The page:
Health Care May Prove Costly for Obama


Julian Moore
Staff Writer

As President Obama hits the campaign trail to run for re-election in 2012, his conservative adversaries may have stumbled upon fresh ammunition for their attacks against his agenda.

The Catholic Church has come out in strong opposition to a clause in the 2010 health care reform bill that has plagued Democrats since the law’s adoption. It’s been a long road for President Obama’s Patient Protection and Affordable Care Act, better known as Health Care Reform. The 2010 law, designed to guarantee health care insurance for nearly all U.S. citizens by 2014, has run into a number of difficulties since its inception.

Lobbying groups representing health care and pharmaceutical corporations spent as much as $380 million during the six months Congress spent debating the law alone. The debate was a spectacular show of partisanship on both sides that set a standard for the current gridlock in the House and Senate. The Guardian estimated last year that the ratio of lobbyists-to-members of Congress in 2010 was six-to-one, largely due to Health Care Reform, and political action committees likely spent millions more running television advertisements attacking the law.

Despite Health Care Reform taking center stage on President Obama’s agenda, the opposition took its toll on support for the law. Voter opinion on a proposed “pubic option,” which would give adults required to purchase insurance by 2014 an option of seeking government-arranged health insurance, turned in strong opposition to the President’s plan. Terms such as “Obamacare” have characterized the law in the national media, and have led groups such as the Tea Party to liken Obama’s agenda with a brand of socialism.

Even after the law passed, a number of states, companies and individuals sued the federal government, claiming that the law violated the United States Constitution. While two courts upheld the law, one federal judge in Florida declared the individual-purchase mandate unconstitutional.

Judge Roger Vinson claimed the 2011 mandate violated what is known as a “severability” clause required by the Constitution. In short, Vinson opined that Obama’s Health Care law forces Americans to buy health insurance without giving citizens the possibility of separating or “severing” themselves from the mandate. The case has been appealed to the Supreme Court and arguments will begin in March 2012.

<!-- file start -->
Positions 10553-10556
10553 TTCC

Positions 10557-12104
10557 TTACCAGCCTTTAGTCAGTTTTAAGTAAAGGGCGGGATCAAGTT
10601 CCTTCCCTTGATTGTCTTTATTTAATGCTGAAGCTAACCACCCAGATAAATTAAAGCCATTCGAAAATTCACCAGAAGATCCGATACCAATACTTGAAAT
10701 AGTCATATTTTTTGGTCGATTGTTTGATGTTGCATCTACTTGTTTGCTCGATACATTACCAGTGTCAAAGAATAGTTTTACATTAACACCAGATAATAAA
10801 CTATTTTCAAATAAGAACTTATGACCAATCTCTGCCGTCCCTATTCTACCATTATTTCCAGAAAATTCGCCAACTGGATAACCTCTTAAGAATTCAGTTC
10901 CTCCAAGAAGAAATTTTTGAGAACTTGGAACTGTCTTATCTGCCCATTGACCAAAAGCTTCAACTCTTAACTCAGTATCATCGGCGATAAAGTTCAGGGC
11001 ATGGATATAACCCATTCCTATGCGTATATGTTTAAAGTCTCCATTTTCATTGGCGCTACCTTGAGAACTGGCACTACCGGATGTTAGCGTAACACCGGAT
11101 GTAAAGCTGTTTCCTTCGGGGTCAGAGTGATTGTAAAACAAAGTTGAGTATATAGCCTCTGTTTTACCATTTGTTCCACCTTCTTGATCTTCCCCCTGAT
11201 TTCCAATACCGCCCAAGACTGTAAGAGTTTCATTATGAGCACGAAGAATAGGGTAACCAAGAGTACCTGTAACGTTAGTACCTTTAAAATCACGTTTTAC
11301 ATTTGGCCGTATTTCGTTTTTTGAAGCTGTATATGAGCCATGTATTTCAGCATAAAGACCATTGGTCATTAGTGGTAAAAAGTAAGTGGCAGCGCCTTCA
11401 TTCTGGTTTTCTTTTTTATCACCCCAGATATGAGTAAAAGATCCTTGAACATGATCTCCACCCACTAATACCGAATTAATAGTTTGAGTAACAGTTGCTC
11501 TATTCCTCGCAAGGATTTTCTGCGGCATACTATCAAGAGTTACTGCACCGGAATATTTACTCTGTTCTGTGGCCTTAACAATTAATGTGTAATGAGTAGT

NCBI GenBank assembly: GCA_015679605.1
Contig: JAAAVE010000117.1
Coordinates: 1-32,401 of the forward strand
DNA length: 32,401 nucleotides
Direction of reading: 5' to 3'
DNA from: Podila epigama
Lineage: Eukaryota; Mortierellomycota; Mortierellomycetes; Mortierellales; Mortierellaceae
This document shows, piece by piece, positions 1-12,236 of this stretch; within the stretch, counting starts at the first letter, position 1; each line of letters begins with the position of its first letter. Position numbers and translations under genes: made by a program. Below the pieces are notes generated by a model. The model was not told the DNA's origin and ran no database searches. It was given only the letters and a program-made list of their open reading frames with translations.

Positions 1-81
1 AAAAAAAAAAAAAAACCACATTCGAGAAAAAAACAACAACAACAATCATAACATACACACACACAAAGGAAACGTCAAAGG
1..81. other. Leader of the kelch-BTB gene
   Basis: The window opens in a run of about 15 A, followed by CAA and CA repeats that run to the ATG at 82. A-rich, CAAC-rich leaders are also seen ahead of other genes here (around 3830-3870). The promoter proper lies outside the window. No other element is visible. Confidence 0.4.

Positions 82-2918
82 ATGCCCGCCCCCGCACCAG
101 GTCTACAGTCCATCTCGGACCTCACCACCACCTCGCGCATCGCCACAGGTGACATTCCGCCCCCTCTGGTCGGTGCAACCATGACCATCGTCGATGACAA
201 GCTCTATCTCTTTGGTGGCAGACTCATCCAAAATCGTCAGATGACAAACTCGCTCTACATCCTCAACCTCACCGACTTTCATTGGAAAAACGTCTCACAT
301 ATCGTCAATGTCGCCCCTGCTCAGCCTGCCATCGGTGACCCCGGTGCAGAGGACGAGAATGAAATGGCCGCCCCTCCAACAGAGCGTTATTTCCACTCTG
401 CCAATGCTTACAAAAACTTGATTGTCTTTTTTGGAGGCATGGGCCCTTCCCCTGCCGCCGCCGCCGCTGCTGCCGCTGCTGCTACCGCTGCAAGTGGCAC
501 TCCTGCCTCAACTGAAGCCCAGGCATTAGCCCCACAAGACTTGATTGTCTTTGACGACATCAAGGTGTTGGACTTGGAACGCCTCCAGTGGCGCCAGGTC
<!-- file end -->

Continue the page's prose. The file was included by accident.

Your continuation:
The latest hitch in the law’s implementation may come at the cost of the crucial American Catholic voting bloc for President Obama. The Catholic Health Association has expressed opposition to a clause in the bill that would force Catholic organizations to fund sexual contraceptives for employees who do not identify with the organization’s faith. Ironically, President Obama was widely panned by liberal supporters during the health care debate for abandoning parts of the bill that would force Catholic groups to fund abortions and sexual contraceptives for all employees.

Obama carried as much as 54 percent of the American Catholic votership in 2008, due in large part to his selection of Joe Biden as his running mate, who identifies as an Irish Catholic. The latest developments surrounding Health Care may prove to be a significant weakness come November, however, when the President must make his case in a closely-polled contest with Republicans.

While the GOP prepares for its latest primary in Florida this week, polls indicate another turn of voter opinion in favor of former Massachusetts Governor Mitt Romney. In what is turning out to be a truly original campaign cycle, popular opinion has shifted against Newt Gingrich, a Catholic, in what he promises will be a long, hard-fought primary, all the way to the Republican Convention in Tampa, Fla.

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